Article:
Do you have an updated “me-file” on your computer’s desktop? Maintain a bulleted list of accomplishments with dates. Scan archives of awards, programs, commendations, special honors, and significant assessments. This will become the basis for the creation of résumés or portfolios, and background for your college or employment essays.

In person, ask the teacher from whom you want the letter if he/she is willing to do this. This should be an adult in whom you have a great deal of trust and with whom you have had frequent contact. If you have any doubt or misgivings like “Does this professional like me?” or “Will he/she give me a fair rating?” – then you should ask someone else. If you are a current member of SHJO, anyone asking Mr. Fox should have no fear. He will tell you immediately if there is any problem in writing a positive letter.

In my opinion, if you choose the right person to do your letter, you can sign-off your rights to see it before submission to the institution. A student checking “yes” to waiving his/her access to/examination of the reference may look better to the evaluator. Although not required, some may send you a copy of it for your files. That is my standard practice.

Know your deadlines. BY WHEN do you need the reference letters or common app teacher recommendations?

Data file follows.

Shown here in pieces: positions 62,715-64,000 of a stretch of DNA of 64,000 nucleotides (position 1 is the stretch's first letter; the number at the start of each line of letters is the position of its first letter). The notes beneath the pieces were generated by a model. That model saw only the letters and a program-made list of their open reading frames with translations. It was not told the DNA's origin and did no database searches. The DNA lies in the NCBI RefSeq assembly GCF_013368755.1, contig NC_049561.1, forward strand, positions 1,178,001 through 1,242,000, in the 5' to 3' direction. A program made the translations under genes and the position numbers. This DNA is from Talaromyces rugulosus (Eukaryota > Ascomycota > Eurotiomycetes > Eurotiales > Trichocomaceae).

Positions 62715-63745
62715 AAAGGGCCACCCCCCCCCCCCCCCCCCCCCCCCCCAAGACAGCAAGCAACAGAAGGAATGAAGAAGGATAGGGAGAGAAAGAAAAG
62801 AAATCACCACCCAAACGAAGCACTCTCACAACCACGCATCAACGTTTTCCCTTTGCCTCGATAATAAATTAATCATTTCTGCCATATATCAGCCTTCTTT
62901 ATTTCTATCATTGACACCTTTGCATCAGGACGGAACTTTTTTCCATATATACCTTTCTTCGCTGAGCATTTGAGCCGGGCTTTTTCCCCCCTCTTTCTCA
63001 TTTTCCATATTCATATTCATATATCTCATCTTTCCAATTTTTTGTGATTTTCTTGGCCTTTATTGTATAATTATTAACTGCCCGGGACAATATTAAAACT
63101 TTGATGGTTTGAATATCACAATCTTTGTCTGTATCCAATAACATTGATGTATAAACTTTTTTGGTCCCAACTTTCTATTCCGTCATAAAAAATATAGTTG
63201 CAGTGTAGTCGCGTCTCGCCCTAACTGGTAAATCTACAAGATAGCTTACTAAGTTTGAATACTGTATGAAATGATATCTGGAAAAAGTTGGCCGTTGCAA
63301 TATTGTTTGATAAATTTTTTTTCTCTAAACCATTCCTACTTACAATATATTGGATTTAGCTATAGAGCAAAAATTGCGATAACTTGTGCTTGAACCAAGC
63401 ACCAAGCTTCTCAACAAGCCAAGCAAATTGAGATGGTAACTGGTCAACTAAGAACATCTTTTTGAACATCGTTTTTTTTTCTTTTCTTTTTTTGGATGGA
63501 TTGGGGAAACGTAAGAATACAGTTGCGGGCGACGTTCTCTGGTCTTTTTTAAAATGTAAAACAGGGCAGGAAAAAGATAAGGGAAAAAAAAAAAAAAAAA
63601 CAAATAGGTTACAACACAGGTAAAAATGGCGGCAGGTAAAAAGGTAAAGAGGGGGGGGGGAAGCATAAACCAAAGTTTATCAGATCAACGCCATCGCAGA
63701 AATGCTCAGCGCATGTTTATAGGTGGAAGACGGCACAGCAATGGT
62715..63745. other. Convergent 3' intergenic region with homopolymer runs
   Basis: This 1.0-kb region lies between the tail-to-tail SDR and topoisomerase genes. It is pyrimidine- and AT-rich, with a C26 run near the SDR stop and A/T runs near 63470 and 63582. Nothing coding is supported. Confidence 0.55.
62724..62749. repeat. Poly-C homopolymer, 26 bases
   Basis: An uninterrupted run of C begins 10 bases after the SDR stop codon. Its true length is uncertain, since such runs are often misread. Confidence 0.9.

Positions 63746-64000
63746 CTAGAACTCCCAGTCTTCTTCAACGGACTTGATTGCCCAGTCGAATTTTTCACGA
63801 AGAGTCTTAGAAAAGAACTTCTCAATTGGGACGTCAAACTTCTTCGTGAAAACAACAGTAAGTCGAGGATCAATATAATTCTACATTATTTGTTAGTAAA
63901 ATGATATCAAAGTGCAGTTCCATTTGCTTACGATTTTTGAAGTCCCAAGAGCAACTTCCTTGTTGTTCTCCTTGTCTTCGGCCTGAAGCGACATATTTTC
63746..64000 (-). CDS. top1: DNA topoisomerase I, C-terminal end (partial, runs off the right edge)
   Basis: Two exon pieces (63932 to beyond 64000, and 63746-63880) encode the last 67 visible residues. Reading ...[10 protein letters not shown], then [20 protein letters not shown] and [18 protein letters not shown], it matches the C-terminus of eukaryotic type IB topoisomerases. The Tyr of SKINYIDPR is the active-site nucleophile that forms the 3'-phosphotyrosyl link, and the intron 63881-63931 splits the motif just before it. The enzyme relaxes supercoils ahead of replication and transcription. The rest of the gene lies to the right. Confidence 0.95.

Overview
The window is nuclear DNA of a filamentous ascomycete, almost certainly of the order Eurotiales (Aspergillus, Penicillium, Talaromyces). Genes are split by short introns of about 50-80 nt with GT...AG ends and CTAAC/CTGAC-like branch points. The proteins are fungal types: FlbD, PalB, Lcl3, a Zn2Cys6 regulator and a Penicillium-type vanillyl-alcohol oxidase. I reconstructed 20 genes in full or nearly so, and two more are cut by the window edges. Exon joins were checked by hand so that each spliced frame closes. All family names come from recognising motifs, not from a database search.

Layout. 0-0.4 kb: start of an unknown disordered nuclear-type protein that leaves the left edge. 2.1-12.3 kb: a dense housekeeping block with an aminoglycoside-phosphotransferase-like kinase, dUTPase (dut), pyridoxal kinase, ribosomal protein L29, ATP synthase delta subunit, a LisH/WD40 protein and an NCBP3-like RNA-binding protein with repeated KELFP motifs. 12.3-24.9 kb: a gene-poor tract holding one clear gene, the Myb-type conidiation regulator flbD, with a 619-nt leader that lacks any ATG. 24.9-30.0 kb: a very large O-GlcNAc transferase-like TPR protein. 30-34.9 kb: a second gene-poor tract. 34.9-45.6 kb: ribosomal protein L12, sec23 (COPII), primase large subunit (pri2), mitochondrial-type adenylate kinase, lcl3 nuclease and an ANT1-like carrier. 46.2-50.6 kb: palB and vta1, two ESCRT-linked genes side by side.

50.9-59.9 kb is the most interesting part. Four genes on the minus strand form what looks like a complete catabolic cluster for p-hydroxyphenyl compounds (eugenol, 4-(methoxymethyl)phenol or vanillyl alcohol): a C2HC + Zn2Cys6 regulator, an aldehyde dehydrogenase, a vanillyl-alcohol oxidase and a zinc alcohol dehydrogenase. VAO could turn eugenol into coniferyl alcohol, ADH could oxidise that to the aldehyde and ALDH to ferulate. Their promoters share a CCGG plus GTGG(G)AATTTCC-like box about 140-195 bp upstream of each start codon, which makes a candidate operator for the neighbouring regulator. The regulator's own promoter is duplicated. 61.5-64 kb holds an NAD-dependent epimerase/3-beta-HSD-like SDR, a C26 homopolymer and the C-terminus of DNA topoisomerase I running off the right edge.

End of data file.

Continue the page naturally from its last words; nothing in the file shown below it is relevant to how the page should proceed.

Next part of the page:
seriestoshare-logo-01As a courtesy to the writer (and modeling good preparation on your part), give at least two to three weeks’ notice (more is better). Remember: “Lack of planning on your part does not constitute an emergency on the teacher’s part.” It would also be polite to “gently remind” the staff member about the final deadline of the recommendation (at least one weekend’s notice). For SHJO, one Saturday ahead of the final deadline would be ideal.

Unless it is an online application or digital reference, the individual requesting the recommendation should provide in advance a pre-stamped self-addressed envelope to be signed, sealed, and mailed directly to any school or organization.

To facilitate “anecdotal references” and confirm accurate data/details, email a mini-résumé of your achievements, particularly those things that can be mentioned in the letter. Try to complete as many of these as possible:

  1. When did you first begin your musical (or other academic specialty) study? When did you join SHJO or other music group?